Tag Archive for: generational impact

Generational Impact, Pt. 2

The conference call line opened up, and one by one, members of the family identified themselves. The CEO of this well-known business enterprise, now in its 3rd generation of family leadership, informed the participants that their approval was needed, and their questions expected. The topic of discussion centered around what would become one of the biggest acquisitions in the history of corporate take-overs. This call was scheduled to get buy-in from every family member in the execution of the multi-billion-dollar deal. Each one of them would need to contribute to the purchase price The eloquently phrased first question to the CEO about long-term debt came from a 13-year-old G4 member of this family. His healthy inheritance would contribute hundreds of millions towards the purchase price.

Sounds like a scene from a high stake’s drama, doesn’t it? But this call actually happened not too long ago, and the deal exponentially grew this already enormous company, ensuring that this family would breeze past the typical generational curse that tanks many family enterprises before the great-grandchildren (G4) can step into leadership. But how did a 13-year-old know enough and have enough confidence to ask such a pertinent question?

On the journey to go beyond success towards significance, making time to educate younger family members on financial literacy and wealth principles is as much a part of building a successful enterprise as picking a CEO or choosing when to expand the business. Below are four principles that successful multi-generational families embrace.

It’s easy to look at the balance sheet and assume you’re wealthy. In this simplistic view, children of wealthy families fail to understand the important distinction between assets and liabilities. Younger generations can easily focus on the income-producing assets that drive up family valuations, but they need to also understand the impact of liabilities, and the important role that reducing high-interest debt plays in providing a clear picture of wealth. The prominence of digital tools and systems can get in the way of this understanding.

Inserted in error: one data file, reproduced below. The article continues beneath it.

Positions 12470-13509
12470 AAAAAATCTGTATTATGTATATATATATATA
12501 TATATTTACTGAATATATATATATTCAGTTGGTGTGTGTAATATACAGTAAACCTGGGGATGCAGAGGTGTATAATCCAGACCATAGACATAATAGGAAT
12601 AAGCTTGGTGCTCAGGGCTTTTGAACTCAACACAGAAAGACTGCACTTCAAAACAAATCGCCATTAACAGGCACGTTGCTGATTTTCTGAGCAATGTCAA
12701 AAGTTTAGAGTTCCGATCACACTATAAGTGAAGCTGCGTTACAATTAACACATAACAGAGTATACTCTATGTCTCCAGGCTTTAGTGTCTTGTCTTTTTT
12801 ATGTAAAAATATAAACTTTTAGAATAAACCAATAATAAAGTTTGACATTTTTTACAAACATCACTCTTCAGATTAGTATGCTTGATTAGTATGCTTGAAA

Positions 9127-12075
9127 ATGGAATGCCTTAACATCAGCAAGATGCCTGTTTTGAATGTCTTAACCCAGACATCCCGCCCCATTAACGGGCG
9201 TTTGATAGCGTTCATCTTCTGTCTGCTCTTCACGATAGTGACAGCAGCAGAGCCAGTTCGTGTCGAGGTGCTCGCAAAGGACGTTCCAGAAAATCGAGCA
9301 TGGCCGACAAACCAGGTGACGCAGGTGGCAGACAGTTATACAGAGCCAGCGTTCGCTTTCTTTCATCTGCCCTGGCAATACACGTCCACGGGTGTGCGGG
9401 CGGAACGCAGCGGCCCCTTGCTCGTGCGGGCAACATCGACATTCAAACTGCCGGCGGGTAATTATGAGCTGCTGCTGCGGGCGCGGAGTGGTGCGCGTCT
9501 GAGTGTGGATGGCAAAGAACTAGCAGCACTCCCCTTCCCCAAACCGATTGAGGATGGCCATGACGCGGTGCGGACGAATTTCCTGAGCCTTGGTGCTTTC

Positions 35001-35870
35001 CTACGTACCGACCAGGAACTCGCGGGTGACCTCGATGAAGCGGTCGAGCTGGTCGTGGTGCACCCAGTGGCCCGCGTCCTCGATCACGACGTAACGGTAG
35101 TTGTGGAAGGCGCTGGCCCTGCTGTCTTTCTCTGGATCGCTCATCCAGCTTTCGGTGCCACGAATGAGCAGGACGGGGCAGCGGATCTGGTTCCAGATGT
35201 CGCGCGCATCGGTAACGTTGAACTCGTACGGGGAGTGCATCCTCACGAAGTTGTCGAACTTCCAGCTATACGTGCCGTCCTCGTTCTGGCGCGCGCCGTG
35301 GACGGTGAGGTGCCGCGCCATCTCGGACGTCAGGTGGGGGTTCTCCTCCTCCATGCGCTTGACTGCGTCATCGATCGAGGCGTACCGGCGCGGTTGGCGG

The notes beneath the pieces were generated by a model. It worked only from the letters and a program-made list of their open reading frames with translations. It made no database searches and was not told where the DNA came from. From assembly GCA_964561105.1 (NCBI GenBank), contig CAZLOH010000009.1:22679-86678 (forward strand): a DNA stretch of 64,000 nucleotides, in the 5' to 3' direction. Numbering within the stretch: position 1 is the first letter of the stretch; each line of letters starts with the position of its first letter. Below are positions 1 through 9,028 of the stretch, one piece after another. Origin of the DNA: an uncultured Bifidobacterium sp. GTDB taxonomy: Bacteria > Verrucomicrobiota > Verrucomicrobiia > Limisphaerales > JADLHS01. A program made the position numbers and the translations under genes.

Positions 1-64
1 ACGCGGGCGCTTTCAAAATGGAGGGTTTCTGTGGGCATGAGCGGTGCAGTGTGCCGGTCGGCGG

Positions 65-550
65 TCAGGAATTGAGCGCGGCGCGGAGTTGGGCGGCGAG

Kids growing up today have a much different relationship with money than in years past. They are more focused on mobile banking, investment apps, and an almost zero-cash lifestyle which requires little need to focus on the details or on understanding the full picture. Helping children of a family enterprise to be well-versed in concepts like debt, savings, investments, and budgets can result in the preservation of the families’ achievements. Most importantly, through a focus on key habits that lead to wealth, we teach children that it takes time, effort, and discipline to grow the bottom line.

Multi-generational families embrace an openness to discussing wealth. They don’t hesitate to talk about their business and the various components that have led to their success. They also don’t shy away from exposing their children to the challenges and the inner workings of how the family built their worth. They invite their kids to sit in on business calls, encourage them to ask questions during shareholder updates, and celebrate ideas that might lead to product or process innovations.